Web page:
Today, Mayor Bill de Blasio presented New York City’s Preliminary Budget for Fiscal Year 2020 (FY20).
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The FY20 Preliminary Budget is balanced, totaling $92.2 billion. This budget:
- Demonstrates fiscal responsibility and caution in the face of uncertainty in Washington, D.C., potential cuts and cost shifts from Albany and a possible economic slowdown.
- Makes modest investments that continue to make New York City the fairest big city in America and provide critical services to all New Yorkers.
- Sets a savings goal of $750 million which will be achieved in part by deepening the City’s partial hiring freeze and implementing this Administration’s first Program to Eliminate the Gap (PEG).
Click here to view the FY20 Preliminary Budget.
“In planning for the next fiscal year, we are facing new realities and tough choices. The economy is slowing and Washington and Albany are looking to stick us with the bill. This budget will advance the priorities of our Administration while challenging agencies to find savings in other areas. The end result will be a responsible plan that will continue our mission to make New York City the fairest city in America.” –Mayor Bill de Blasio
On the Horizon
New York City’s finances face strong headwinds and economic uncertainty. Albany is threatening to impose $600 million in budget cuts and shifts that may impact our ability to educate our children, provide financial assistance to families in need, and deliver health services to vulnerable New Yorkers. Uncertainty in Washington D.C. is a substantial concern. Another federal government shutdown would cost New Yorkers who rely on food stamps, rental assistance and other programs, $500 million per month, beginning in May. This includes $110 million a month in federal reimbursements to the City government.
Additionally, tax revenues are coming in at a slower pace than last year. The City now projects that Personal Income Tax revenue will be $935 million less than last year. Further, leading economists and business leaders have forecast a slowdown in the economy come 2020. This economic outlook has led the Administration to take its responsible budgeting even further.
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In the face of these challenges, New York City continues to demonstrate fiscal responsibility by:
- Savings in this budget: In the Preliminary Budget, the City has achieved $1 billion in savings across FY19 and FY20.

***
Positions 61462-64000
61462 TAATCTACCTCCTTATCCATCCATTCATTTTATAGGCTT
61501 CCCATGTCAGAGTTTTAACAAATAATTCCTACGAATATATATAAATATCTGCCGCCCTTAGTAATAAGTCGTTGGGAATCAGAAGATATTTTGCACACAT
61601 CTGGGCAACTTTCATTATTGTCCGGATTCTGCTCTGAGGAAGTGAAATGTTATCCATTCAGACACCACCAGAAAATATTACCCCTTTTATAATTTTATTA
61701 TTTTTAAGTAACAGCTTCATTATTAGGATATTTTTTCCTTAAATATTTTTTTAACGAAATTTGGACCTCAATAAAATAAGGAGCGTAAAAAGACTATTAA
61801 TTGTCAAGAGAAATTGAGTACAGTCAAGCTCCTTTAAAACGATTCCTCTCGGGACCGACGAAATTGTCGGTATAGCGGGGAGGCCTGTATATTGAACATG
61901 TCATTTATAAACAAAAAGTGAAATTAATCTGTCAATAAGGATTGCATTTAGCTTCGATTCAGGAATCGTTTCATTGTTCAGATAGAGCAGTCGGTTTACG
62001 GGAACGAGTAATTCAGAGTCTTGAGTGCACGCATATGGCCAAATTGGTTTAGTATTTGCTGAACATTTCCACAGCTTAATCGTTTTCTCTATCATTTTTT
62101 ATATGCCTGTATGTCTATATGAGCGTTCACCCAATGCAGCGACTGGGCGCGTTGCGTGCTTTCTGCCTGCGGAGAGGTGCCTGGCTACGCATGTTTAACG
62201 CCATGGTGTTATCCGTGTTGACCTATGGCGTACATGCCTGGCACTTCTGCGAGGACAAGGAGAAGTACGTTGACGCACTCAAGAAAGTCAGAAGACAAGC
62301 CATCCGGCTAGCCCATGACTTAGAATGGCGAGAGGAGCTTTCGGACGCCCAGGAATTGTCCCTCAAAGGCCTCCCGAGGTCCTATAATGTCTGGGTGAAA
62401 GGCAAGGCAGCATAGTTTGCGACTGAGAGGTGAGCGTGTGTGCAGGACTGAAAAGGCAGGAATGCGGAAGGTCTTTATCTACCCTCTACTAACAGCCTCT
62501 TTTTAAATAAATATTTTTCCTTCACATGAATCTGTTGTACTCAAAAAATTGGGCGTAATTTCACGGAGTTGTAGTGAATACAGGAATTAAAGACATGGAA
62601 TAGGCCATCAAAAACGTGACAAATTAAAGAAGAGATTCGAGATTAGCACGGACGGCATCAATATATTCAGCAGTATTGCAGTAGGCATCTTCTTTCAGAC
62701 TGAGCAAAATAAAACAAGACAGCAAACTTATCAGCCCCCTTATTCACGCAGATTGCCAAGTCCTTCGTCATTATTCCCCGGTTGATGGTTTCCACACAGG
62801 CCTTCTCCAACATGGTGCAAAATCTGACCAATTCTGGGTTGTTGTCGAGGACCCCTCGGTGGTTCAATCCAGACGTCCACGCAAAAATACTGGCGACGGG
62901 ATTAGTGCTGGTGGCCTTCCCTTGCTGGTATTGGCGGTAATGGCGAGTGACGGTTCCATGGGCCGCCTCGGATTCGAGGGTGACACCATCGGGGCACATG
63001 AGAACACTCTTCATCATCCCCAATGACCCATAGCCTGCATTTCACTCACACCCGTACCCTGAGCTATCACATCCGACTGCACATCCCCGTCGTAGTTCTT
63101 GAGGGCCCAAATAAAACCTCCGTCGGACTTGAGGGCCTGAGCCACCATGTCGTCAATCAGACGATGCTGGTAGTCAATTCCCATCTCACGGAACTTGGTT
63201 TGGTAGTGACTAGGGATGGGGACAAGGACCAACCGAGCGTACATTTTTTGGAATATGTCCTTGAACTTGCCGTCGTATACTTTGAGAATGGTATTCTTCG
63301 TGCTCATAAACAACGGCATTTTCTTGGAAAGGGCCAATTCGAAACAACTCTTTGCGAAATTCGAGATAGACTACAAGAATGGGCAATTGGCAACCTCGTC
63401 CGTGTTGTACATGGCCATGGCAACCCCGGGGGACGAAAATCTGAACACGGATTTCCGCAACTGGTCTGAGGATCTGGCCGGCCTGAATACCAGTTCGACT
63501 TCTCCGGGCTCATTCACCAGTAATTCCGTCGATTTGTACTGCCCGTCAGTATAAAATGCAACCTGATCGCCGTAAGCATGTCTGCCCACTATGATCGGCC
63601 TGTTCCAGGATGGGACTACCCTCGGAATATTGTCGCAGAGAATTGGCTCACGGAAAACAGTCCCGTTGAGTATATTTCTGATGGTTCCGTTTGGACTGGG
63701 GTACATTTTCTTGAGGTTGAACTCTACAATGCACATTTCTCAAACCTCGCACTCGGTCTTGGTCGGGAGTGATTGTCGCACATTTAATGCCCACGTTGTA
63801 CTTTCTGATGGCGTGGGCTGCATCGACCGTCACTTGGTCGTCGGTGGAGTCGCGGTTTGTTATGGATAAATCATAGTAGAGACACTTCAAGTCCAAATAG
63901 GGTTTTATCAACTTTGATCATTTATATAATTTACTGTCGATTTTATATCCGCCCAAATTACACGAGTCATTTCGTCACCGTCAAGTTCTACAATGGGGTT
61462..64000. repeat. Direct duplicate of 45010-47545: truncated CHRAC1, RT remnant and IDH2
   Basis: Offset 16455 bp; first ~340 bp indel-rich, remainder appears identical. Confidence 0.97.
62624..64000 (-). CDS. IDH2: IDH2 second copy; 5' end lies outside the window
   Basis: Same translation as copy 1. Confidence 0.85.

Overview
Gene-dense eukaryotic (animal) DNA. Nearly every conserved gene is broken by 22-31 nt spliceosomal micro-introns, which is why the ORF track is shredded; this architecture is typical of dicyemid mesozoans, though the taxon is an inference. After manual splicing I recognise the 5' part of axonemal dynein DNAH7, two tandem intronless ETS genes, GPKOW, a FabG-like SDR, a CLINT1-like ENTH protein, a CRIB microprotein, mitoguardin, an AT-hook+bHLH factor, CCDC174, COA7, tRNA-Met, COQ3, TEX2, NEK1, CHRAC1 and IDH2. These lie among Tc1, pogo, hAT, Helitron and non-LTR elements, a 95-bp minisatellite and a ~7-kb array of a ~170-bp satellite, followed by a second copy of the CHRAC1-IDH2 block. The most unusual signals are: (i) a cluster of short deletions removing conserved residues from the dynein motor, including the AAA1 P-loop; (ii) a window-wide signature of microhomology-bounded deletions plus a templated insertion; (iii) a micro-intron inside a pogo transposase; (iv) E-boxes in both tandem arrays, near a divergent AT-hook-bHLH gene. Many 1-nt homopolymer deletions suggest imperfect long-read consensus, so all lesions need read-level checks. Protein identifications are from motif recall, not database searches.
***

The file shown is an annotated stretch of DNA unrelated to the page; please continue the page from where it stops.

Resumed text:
- Deepening savings: Savings will be taken further by April, setting an additional savings goal of $750 million, which will be achieved in part by implementing this Administration’s first Program to Eliminate the Gap and expanding the Partial Hiring Freeze. The Partial Hiring Freeze, announced in April 2017, has already saved the City $448 million.
- Maintaining historic levels of reserves. In this Preliminary Budget, and each year of the financial plan, the City has set aside $1.0 billion in the General Reserve and $250 million in the Capital Stabilization Reserve, the latter of which was created by this Administration. The Retiree Health Benefits Trust fund currently has $4.5 billion, with $3.6 billion added as a result of actions taken by this Administration.
Fairest big city in America:
The FY20 Preliminary Budget will continue to fund crucial services for New Yorkers and promote fairness across the city. The City is making modest investments that guarantee all New Yorkers access to healthcare, expand 3-K for All, continue to keep New Yorkers safe and strengthen our infrastructure. The City will:
- Guarantee healthcare access for 600,000 uninsured New Yorkers by investing $25 million, growing to $100 million at full ramp up, for NYC Care. NYC Care will launch in Summer of 2019 in the Bronx and across New York City in 2021
- Invest $106 million in FY20 to continue our commitment to Fair Fares by providing half-priced MetroCards to low-income New Yorkers.
- Accelerate NYPD Crisis Intervention Training for patrol officers most likely to respond to mental health-related emergencies, totaling $5.3 million.
- Deepen our investment in 3-K for All by adding $25 million for two new districts in the Bronx and Brooklyn, which will bring the total number of kids starting this fall to 20,000. With these two new districts, there will be a total of 14 3-K for All districts by September 2020. The City will now be serving the 10 highest-need districts in the city.
- Invest $2.7 million annually towards the goal of speeding bus service by 25 percent by December 2020. The Department of Transportation will give buses green-light priority at 300 new intersections per year, helping them stay on schedule.
Click here to view the FY20 Preliminary Budget.